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What Milly Did
The Remarkable Pioneer of Plastics Recycling
By (author): Elise Moser Illustrated by: Scot Ritchie
Elise Moser ,

Illustrated by :

Scot Ritchie


Groundwood Books - Toronto



Product Form:


Form detail:

Paperback , Trade


Juvenile: Age (years) 8 - 11, Grade (CAN) 3 - 6, Grade (US) 3 - 6
Aug 01, 2016
$11.95 CAD


8.5in x 6.75 x 0.12 in | 0.18 lb

Page Count:

48 pages


15+ black-and-white illustrations
Groundwood Books Ltd
Groundwood Books
JUVENILE NONFICTION / Biography & Autobiography / Social Activists
Green Prize Award 2017, Winner ALA Amelia Bloomer List 2018, Commended
  • Short Description
The extraordinary story of the woman who made plastics recycling possible.

The extraordinary story of the woman who made plastics recycling possible.

Milly Zantow wanted to solve the problem of her town’s full landfill and ended up creating a global recycling standard — the system of numbers you see inside the little triangle on plastics. This is the inspiring story of how she mobilized her community, creating sweeping change to help the environment.

On a trip to Japan in 1978, Milly noticed that people were putting little bundles out on the street each morning. They were recycling — something that hadn’t taken hold in North America. When she returned to Sauk City, Wisconsin, she discovered that her town’s landfill was nearing capacity, and that plastic made up a large part of the garbage. No one was recycling plastics.

Milly decided to figure out how. She discovered that there are more than seven kinds of plastic, and they can’t be combined for recycling, so she learned how to use various tests to identify them. Then she found a company willing to use recycled plastic, but the plastic would have to be ground up first.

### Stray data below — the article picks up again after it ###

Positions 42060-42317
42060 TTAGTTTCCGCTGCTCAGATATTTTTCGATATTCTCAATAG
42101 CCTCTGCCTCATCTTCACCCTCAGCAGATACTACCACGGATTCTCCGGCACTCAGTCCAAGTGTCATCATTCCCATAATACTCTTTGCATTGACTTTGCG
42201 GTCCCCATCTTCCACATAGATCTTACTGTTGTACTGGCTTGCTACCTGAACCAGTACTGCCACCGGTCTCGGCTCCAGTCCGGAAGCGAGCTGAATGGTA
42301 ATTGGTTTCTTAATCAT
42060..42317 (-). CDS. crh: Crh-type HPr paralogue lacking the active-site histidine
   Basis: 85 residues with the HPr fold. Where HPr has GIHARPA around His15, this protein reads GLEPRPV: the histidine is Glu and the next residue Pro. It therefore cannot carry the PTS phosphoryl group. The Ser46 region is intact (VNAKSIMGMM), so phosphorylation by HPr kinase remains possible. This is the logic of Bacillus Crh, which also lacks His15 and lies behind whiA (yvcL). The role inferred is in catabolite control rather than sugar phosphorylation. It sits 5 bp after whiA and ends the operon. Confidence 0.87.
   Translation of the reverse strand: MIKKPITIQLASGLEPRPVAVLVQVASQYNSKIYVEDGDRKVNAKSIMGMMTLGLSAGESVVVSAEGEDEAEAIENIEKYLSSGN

Milly and her friend bought a huge industrial grinder and established E-Z Recycling. They worked with local school children and their community, and they helped other communities start their own recycling programs. But Milly knew that the large-scale recycling of plastics would never work unless people could easily identify the seven types. She came up with the idea of placing an identifying number in the little recycling triangle, which has become the international standard.

Milly's story is a glimpse into the early days of the recycling movement and shows how, thanks to her determination, hard work and community-building, huge changes took place, spreading rapidly across North America.

Correlates to the Common Core State Standards in English Language Arts:


Describe the relationship between a series of historical events, scientific ideas or concepts, or steps in technical procedures in a text, using language that pertains to time, sequence, and cause/effect.


Interpret information presented visually, orally, or quantitatively (e.g., in charts, graphs, diagrams, time lines, animations, or interactive elements on Web pages) and explain how the information contributes to an understanding of the text in which it appears.

ELISE MOSER was born in Brooklyn and spent her childhood in small-town New Jersey. She moved to Montreal and did an English degree at McGill University, then worked at Paragraphe Bookstore for many years. She went on to become a long-time sales rep for American university presses.

Elise’s short stories have been published in Canada and the US, and her adult novel, Because I Have Loved and Hidden It, was praised by the National Post as “[an] ambitious and artfully woven debut novel.” Her young adult novel, Lily and Taylor, received a starred review from Kirkus.

Elise was president of the Quebec Writers’ Federation (2009–2012) and is also an editor. She presently divides her time between Montreal and Sauk City, Wisconsin.

SCOT RITCHIE is an award-winning illustrator and author with more than sixty-five books to his credit, including P’esk’a and the First Salmon Ceremony, Federica and Owen at the Park. His books have been translated into French, Korean, Indonesian, Polish, Finnish, Arabic and Dutch. Scot has worked with the National Film Board of Canada and has exhibited his illustrations at the National Gallery of Canada. He lives in Vancouver, British Columbia.

The characterizations come across as completely believable, and the prose is absolutely gripping. An excellent and absorbing cautionary tale. - Kirkus, starred review

Moser deals with abusive relationships in a sadly realistic manner. There are no happily-ever-afters here; there is only tragedy or melancholic hope. Lily and Taylor come off as authentic teens, and their friendship rings true…. [A]n important book for teens dealing with similar situations. - School Library Journal

Brutal and understated, Taylor’s story is a powerful examination of the cycle of abuse. - Horn Book

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